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Multidisciplinary clinical teams with strong community linkages can engage with patient needs and address the social determinants of health. Community Health Workers (CHWs) have emerged as one such embodiment of this cultural shift in improving delivery and coordination of care to reach patient communities. However, misunderstandings of CHWs’ contributions have limited their uptake into clinical teams.

In partnership with the Southwestern Area Health Education Center, this project investigated the context and perspectives of CHW engagement in Connecticut, focusing barriers and facilitators of CHW integration into clinical teams. Through experimentation, innovation, and mutual learning, integrated, CHW-inclusive healthcare teams can begin taking the necessary steps to bridge the divide between the community and the clinic. Commitment to service should be meaningfully considered in the CHW hiring process. Being altruistic, compassionate, nonjudgmental, and service-oriented are important attributes facilitating camaraderie and trust within healthcare teams, while also enhancing CHWs’ long-term commitments to organizations. Purposively seeking out these traits during the onboarding process can foster a team dynamic anchored by CHWs mutual commitment to serving and connecting with patients. Organizations should foster mutual understanding and respect for the varied roles CHWs play. Clearly defining roles and responsibilities and demonstrating the value that CHWs bring outside of the context of clinical care can improve collaboration, encourage skills-sharing, and promote an organizational climate of respect. Organizational decision-makers should increase the visibility of CHWs and include CHWs in conversations and meetings with other clinical team members where added value can be consistently demonstrated and where mutual learning and collaboration can meaningfully occur. Healthcare organizations should critically consider how to holistically support the CHW workforce. Organizational levers that promote retention, mutual learning, networking, and management of job stress amongst CHWs can improve their ability to function effectively and contribute to a diverse team culture. The fact that CHWs not only navigate the disparate worlds of the community and the clinic but also endure the stress of managing complex intra- and extra-organizational relationships should be recognized, valued, and appreciated by organizational leadership.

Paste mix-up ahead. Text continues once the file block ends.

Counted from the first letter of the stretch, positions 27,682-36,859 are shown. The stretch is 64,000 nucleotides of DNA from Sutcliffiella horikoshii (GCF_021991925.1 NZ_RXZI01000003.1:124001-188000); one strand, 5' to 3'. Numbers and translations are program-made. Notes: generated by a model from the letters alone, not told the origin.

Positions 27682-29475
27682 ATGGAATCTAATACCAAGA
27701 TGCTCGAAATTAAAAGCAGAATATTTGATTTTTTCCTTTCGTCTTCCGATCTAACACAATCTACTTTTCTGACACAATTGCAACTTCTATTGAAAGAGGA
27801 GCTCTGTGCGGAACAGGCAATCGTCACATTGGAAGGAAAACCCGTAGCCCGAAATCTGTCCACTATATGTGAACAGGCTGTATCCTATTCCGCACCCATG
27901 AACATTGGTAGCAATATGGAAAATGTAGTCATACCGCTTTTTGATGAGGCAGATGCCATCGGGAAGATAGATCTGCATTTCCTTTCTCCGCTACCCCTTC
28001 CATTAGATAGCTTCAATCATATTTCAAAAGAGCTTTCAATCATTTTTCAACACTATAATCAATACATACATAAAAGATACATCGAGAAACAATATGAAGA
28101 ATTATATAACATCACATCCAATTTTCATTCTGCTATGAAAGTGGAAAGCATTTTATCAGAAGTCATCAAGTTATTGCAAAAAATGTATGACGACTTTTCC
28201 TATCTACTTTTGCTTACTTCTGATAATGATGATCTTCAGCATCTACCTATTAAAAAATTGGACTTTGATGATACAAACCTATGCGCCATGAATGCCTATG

Publication Date



Community Health and Preventive Medicine

From the Community to the Clinic: Building Community Health Worker-Inclusive Healthcare Teams